Since 2005, many other archives and important collections have been collected by or donated to the Golha project, including folk recordings, private recordings and additional archives of radio programmes, comprising thousands of hours of twentieth-century Persian music. Some of these resources have already been digitalised, but over 1000 reel and cassette recordings still need to be digitalised, archived, indexed and included in the Golha database. It is our hope that in its future phases, the Golha Project will find the support it needs to make this intangible cultural heritage of Iran freely available to all there by the revealing the important role Iran’s cultural heritage has played in shaping world culture.

For more information on the Golha project please refer to

http://www.iranheritage.org/golha_project/default.htm or jane@golha.co.uk.

Jane Lewisohn director of the Golha Project

Research associate Music Department SOAS, University of London

http://www.golha.co.uk/

12 June 2013

Syliphone - an early recording label from Guinea

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It is with great pleasure that we have Dr Graeme Counsel as our guest blogger this month. Graeme has worked tirelessly to digitise music from Guinea. Do read this fascinating account of his time there and how the Syliphone Label came to be formed.           

2 Dr Graeme Counsel

My three EAP projects focused on the archiving of the music of the Republic of Guinea. In 1958 Guinea embarrassed France by voting “Non” to an offer of autonomy in a confederation of states and instead chose complete independence. Under the Presidency of the young and charismatic SĂ©kou TourĂ© (1958-1984), Guinea was one of the leading proponents of pan-Africanism and the formation of the Organisation of African Unity (now the African Union).
 
SĂ©kou TourĂ© saw the development of a national identity as key to the progress of his nation. The development of culture was thus central to his government, and SĂ©kou TourĂ© took control of music production in Guinea through a broad cultural policy called “authenticitĂ©â€. Under the policy, all private orchestras were disbanded, with the government creating new state-sponsored orchestras in each of Guinea’s 35 prefectures. The musicians of the orchestras were instructed to modernise their local musical traditions via the new Western instruments which were a feature of their groups. The government bought them their musical instruments, paid them a wage, and created national arts festivals in which their groups performed. Under authenticitĂ© all foreign music was banned from the radio, and here the government filled the gap by building a state of the art recording studio and creating its own recording label, Syliphone. The music of Syliphone was recorded on magnetic tape at the studios of Radio TĂ©lĂ©vision GuinĂ©e (RTG). Some of the music was released as 33.3 rpm and 45rpm vinyl discs; all of it was broadcast by the RTG on one of the largest radio transmitters in West Africa. SĂ©kou TourĂ© sent his orchestras and ensembles on tours throughout the region and continent, where they were a sensation. The result of all of these efforts and the authenticitĂ© policy was a remarkable period of creativity which saw Guinean musicians as pioneers in the creation of African popular music. Guinean music had become the voice of a new Africa.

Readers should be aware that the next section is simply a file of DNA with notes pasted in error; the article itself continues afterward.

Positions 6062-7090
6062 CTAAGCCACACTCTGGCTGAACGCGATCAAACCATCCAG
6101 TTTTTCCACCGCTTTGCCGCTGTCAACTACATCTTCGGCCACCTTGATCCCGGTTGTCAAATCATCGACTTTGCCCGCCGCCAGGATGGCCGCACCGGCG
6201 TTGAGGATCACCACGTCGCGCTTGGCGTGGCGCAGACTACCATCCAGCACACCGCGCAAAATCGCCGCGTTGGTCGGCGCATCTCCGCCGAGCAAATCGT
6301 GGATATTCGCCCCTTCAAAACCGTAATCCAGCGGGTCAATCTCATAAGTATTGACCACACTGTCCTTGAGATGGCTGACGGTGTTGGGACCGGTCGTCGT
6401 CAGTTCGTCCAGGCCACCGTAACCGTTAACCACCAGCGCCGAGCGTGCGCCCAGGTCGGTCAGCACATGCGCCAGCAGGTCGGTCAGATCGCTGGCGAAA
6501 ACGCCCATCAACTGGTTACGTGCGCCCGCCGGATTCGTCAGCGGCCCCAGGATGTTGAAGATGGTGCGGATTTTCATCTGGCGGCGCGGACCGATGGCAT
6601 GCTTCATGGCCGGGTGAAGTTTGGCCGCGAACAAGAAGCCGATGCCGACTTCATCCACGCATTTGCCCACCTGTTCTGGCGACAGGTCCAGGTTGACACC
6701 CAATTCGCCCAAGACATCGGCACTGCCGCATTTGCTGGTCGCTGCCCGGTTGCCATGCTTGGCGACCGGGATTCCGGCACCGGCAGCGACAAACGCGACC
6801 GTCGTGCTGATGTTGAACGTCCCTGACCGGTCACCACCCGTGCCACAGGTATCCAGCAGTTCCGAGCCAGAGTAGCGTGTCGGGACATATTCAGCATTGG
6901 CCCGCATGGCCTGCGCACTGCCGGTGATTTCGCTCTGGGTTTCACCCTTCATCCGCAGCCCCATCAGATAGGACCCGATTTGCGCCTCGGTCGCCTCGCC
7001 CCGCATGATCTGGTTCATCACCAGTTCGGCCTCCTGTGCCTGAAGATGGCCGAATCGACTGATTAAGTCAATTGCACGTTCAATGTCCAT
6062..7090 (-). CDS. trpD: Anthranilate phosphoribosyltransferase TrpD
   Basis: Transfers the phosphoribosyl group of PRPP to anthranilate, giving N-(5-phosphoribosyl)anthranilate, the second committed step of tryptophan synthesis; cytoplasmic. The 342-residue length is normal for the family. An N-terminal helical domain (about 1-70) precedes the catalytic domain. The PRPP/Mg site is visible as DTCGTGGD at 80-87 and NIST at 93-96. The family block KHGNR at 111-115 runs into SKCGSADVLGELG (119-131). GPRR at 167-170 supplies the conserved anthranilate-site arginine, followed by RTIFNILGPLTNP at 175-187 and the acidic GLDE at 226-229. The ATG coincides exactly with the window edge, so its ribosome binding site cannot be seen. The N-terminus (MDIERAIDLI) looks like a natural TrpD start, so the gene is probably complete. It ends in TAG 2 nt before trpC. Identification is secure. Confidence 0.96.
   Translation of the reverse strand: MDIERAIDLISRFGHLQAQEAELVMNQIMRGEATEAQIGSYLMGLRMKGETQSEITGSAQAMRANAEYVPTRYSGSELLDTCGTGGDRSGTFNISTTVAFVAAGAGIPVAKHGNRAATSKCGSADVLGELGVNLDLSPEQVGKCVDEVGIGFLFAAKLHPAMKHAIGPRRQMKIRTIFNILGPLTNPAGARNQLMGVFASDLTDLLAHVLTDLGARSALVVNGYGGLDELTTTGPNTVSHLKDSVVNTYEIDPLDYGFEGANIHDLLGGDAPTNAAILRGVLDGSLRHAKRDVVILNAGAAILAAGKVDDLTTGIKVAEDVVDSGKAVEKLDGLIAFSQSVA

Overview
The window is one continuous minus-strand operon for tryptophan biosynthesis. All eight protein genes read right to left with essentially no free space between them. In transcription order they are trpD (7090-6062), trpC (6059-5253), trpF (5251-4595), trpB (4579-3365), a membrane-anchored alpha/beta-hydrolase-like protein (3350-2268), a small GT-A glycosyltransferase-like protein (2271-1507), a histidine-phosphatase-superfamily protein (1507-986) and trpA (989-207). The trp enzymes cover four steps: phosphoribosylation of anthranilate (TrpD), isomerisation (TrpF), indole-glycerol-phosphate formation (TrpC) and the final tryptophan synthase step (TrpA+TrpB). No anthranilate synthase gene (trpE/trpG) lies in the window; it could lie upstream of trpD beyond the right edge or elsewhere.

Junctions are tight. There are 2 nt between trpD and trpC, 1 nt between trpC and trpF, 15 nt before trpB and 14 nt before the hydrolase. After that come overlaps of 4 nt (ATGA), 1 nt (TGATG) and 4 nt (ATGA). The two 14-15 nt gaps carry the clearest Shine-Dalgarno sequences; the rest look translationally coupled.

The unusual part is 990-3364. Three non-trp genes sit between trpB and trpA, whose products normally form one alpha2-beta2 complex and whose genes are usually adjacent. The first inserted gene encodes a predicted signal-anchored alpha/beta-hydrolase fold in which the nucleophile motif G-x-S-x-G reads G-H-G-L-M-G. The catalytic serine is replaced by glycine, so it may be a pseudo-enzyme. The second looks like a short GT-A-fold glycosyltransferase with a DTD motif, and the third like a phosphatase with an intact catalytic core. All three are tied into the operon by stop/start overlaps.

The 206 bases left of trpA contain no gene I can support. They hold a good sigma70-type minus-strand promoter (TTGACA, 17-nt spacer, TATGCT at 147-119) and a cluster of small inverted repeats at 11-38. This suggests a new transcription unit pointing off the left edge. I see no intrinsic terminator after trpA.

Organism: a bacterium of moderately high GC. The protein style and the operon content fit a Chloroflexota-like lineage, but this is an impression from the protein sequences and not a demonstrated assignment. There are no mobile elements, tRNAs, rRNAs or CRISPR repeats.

1 Radiodiffusion Télévision Guinée (RTG)  offices in Boulbinet
Radiodiffusion Télévision Guinée (RTG) offices in Boulbinet
 
My first EAP project was to reconstruct the entire Syliphone catalogue of 750 songs released on 160 vinyl discs. The government’s own archive of this collection had been destroyed in the counter-coup of 1985, when jet planes bombed the national broadcaster, home of the offices of the RTG. Since the mid 1960s the RTG had housed  the sound archive, the actual contents of which were something of a mystery. My Syliphone project proceeded extremely well and in September 2008, in time for Guinea’s 50th anniversary of independence celebrations, I presented to the government the complete collection of Syliphone music digitised to compact discs. The collection was exhibited at the MusĂ©e National and in recognition the government awarded me their highest academic honour, the gold medal of the Palme AcadĂ©mique en Or. Such a high profile gave me considerable leverage. The swathes and labyrinths of red tape and bureaucracy required to access the RTG, a difficult place to gain access to, were slowly swept away, and I will never forget the first time I entered the sound archive. What I had heard and imagined the archive to consist of, perhaps 50 audio reels, turned into an Aladdin’s Cave of perhaps 1,000 reels. All I could do in the few weeks that remained of my project was to digitise and preserve as many of them as I could. I applied for a 2nd EAP project to archive the remainder, and returned in 2009 to complete the project.